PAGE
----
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Not so green, less than clean
by Claire Miller
Environmental Reporter

Australia is the driest inhabited continent, but its people per capita are the second most profligate water consumers in the world, after North America. According to the Australian Bureau of Statistics, Australia uses a million litres of water per person per year and rising.

Agriculture accounts for about 70 per cent of water use, with consumption rising about 20 per cent from mid-1994 to mid-1997. More than half is used to water pasture for livestock or grow grain, while sugar, rice and cotton collectively account for a third of agricultural water use. Water scarcity is considered the main constraint on future economic growth.

Despite its aridity, Australia is in theory water-rich compared with many other countries. But much of the water is in rivers in the remote north, far removed from the main population, agricultural and industrial centres in the south-east. The environmental devastation wrought by diverting the Snowy River inland into the Murray-Darling Basin river system warns against attempting any grand engineering solutions to divert northern rivers south.

The environmental and economic problems of the southern water scarcity are most apparent in the one-million-square kilometre Murray Darling Basin, which covers one-seventh of Australia but produces 40 per cent of our agricultural wealth. About 80 per cent of water in the basin rivers is diverted for agricultural, urban and industrial use. So much is taken from the Murray that it now barely reaches the sea, even with the additional water from diverting the Snowy.

The unnaturally low flows are causing widespread ecological degradation, with water quality and biodiversity declining in the rivers, wetlands and estuaries. This is damaging fishing industries as well as agriculture.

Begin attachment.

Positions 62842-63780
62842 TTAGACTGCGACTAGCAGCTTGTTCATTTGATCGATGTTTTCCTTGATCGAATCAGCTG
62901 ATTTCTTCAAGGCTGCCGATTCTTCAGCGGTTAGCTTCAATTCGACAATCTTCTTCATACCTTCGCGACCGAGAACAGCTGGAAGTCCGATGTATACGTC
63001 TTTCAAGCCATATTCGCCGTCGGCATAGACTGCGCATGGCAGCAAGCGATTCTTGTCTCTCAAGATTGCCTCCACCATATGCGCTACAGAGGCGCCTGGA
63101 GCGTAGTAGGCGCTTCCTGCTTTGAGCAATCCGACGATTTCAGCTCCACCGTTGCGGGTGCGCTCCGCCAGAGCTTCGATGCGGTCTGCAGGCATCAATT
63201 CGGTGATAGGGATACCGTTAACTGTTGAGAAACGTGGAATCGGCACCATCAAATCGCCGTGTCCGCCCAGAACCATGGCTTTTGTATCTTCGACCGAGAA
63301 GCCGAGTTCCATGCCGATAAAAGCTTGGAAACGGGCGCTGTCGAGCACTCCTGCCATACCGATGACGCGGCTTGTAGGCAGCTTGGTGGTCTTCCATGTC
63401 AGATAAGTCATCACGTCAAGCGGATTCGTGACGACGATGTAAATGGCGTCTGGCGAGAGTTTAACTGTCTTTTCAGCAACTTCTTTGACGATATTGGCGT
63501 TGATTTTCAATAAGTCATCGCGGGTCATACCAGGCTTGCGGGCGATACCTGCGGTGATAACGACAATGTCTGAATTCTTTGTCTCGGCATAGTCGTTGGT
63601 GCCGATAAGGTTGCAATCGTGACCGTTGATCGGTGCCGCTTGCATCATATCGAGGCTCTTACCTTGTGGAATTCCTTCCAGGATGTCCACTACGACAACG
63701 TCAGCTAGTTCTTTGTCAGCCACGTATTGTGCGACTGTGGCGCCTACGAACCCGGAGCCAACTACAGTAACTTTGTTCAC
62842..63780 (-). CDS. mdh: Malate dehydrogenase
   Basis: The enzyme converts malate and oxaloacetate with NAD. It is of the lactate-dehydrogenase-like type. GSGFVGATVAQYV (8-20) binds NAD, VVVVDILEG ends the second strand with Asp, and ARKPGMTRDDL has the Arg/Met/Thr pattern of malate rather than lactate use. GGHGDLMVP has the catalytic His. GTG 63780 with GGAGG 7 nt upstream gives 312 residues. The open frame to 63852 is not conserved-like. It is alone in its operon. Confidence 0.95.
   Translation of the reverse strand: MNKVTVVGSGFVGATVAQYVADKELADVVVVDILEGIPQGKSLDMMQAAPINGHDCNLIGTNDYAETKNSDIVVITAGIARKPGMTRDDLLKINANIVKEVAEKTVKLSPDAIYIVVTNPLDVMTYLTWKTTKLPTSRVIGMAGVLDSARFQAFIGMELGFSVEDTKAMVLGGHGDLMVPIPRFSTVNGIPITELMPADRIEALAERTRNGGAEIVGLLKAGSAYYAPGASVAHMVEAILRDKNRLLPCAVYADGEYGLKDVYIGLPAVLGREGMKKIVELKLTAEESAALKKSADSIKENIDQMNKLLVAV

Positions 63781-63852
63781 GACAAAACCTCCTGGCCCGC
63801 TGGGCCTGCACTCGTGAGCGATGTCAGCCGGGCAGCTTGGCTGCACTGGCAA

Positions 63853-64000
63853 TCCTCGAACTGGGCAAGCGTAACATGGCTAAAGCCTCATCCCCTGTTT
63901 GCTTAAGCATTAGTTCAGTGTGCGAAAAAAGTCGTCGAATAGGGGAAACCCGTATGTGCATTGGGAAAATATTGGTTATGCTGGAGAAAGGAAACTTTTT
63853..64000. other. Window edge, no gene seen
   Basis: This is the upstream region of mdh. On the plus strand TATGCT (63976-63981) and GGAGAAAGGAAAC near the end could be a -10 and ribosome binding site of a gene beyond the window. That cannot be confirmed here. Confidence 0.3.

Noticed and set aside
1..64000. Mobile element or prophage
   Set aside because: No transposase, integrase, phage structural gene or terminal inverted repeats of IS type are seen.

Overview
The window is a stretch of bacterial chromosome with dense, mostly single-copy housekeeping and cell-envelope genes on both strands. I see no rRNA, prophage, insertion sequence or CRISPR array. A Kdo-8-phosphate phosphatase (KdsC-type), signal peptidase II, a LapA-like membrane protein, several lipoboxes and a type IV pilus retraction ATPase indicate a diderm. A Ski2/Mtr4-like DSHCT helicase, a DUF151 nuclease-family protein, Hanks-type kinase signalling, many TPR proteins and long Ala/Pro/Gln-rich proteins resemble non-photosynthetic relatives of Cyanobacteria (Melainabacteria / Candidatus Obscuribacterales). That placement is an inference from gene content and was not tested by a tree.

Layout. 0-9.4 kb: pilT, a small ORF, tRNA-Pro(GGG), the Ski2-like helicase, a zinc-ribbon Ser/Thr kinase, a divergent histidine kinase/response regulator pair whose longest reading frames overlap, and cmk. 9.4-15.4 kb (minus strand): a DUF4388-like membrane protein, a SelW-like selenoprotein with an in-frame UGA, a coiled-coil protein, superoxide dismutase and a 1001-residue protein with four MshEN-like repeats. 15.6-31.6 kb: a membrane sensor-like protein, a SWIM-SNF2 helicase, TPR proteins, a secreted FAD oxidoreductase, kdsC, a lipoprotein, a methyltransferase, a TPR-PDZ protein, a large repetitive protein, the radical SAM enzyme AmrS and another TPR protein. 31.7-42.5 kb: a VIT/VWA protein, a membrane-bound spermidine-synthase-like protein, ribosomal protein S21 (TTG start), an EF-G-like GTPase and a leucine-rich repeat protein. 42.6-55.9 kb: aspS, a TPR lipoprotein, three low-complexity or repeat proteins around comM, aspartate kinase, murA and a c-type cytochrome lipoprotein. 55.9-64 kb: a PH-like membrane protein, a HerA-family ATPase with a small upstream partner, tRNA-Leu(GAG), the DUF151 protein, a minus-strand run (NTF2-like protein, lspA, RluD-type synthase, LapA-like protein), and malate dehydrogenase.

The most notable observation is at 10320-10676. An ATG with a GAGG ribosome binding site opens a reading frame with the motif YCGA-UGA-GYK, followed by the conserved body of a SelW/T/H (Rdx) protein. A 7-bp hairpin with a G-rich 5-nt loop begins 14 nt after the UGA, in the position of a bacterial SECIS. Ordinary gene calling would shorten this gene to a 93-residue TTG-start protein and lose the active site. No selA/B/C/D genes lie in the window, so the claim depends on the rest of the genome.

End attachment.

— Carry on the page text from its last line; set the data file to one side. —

In addition, polluted farm runoff high in fertilisers, nutrients and salts is increasing the incidence and severity of toxic algal blooms. In 1991, the Darling River was rendered biologically dead for months by a 1000-kilometre toxic bloom.

Competition for water between cities and country is also increasing as population grows. Melbourne's Thompson dam was built in the mid-1980s to "drought-proof" the city. The Thompson River is not, however, in Melbourne's catchment but in Gippsland. The diversion of water from the Thompson River has created shortages for irrigators and industry in Gippsland and damaged the ecological balance in the Gippsland lakes. Reduced freshwater inflows to this massive coastal wetland are affecting fish breeding patterns and contributing to increased toxic algal blooms. The economic damage in a region that relies on fishing and tourism is incalculable.


Green     Salinity    Biodiversity Loss    Landclearing Logging
Water    Global Warming    Further Reading - Websites

The Age Publication
1st November 2000

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